An electric car is a car which is propelled by one or more electric motors, using energy stored in rechargeable batteries. Compared to internal combustion engine (ICE) vehicles, electric cars are quieter, have no exhaust emissions, and lower emissions overall. In the United States, as of 2020, the total cost of ownership of recent EVs is cheaper than that of equivalent ICE cars, due to lower fueling and maintenance costs. Charging an electric car can be done at a variety of charging stations; these charging stations can be installed in both houses and public areas.
Modern all-electric cars
BMW i3 charging on the street
Tesla Model 3
Several countries have established government incentives for plug-in electric vehicles, tax credits, subsidies, and other non-monetary incentives. Several countries have established a phase-out of fossil fuel vehicles, and California, which is one of the largest vehicle markets, has an executive order to ban sales of new gasoline powered vehicles by 2035.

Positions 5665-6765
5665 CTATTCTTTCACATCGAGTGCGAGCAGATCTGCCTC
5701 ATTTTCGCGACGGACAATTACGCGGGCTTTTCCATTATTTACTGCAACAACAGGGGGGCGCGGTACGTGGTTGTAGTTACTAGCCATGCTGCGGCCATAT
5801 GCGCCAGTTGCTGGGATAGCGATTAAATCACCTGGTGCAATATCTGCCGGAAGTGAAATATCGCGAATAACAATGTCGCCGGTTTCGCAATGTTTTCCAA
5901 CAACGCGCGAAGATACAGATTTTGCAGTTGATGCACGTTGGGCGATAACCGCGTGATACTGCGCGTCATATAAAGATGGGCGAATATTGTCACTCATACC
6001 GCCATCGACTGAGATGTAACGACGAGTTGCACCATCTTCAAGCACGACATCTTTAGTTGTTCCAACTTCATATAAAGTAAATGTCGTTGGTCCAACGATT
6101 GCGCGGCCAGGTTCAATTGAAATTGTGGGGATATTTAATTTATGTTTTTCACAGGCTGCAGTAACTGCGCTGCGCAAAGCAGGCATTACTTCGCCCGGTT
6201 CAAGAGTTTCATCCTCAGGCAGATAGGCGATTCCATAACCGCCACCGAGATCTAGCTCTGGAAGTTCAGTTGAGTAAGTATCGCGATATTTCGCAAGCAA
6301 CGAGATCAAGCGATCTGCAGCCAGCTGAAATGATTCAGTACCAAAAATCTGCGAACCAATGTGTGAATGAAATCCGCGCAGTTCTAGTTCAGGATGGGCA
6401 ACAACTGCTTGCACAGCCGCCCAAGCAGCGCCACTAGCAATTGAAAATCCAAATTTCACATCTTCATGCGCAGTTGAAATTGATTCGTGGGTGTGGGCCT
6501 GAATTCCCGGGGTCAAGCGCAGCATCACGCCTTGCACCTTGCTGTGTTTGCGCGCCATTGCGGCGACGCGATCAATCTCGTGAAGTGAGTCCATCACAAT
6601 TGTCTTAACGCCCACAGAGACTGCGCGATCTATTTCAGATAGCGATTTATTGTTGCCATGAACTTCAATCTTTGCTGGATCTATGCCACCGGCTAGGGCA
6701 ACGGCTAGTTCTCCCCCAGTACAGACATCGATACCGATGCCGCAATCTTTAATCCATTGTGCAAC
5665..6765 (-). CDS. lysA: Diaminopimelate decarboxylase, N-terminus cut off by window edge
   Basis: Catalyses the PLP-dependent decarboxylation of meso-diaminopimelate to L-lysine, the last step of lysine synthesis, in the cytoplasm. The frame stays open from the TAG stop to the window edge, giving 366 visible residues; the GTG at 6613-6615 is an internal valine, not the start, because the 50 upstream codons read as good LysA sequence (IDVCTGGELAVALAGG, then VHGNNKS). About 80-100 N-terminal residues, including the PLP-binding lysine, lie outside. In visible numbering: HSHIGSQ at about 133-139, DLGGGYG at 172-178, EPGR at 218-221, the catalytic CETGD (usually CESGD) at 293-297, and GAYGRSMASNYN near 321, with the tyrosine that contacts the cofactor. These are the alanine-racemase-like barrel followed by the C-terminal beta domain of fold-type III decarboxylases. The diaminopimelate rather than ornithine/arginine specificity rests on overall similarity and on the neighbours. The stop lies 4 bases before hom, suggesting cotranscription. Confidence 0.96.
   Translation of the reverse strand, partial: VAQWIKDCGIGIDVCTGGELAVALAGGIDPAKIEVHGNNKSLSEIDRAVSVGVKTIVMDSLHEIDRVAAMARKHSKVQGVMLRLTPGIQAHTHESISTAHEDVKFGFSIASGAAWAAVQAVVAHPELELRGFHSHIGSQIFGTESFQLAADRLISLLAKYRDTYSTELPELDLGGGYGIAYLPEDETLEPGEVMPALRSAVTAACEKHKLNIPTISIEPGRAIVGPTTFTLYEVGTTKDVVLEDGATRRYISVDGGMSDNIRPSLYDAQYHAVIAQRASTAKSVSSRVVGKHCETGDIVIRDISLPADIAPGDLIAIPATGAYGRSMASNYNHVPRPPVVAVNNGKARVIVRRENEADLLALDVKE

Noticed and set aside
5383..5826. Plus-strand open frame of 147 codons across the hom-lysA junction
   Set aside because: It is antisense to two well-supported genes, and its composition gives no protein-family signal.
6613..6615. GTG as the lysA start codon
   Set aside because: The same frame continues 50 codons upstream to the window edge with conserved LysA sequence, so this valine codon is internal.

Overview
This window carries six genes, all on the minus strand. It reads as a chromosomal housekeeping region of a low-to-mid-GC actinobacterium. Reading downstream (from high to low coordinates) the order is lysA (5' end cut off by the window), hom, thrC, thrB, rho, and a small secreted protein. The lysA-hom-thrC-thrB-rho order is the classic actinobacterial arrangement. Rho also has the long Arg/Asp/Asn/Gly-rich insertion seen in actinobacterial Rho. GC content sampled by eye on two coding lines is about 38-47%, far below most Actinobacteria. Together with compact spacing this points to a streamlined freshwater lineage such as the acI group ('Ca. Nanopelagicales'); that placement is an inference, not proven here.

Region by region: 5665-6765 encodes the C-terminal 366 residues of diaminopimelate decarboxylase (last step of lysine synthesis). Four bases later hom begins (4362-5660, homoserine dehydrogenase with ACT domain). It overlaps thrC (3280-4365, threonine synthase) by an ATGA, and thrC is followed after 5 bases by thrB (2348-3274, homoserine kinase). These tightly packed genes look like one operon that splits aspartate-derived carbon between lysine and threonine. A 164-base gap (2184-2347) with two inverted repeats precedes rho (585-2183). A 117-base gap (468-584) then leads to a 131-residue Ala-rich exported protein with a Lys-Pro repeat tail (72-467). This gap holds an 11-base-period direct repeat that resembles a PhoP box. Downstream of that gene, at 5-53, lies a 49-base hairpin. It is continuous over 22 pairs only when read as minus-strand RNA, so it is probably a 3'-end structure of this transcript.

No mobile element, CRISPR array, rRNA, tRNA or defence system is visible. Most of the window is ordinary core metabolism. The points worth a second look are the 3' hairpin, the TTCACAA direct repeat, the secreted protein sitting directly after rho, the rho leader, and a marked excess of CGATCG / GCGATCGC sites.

The Tesla Model 3, which has a maximum range of 570 km (353 miles) according to the EPA, has been the world's best-selling electric vehicle (EV) on an annual basis since 2018, and became the world's all-time best-selling electric car in early 2020.
As of December 2019, the global stock of pure electric passenger cars totaled 4.8 million units, representing two-thirds of all plug-in passenger cars in use. In 2019, over half (54%) of the world’s all-electric car fleet was in China. Despite rapid growth, the global stock of fully electric and plug-in hybrid cars represented about 1 out of every 200 vehicles (0.48%) on the world's roads by the end of 2019, of which pure electrics comprised 0.32%.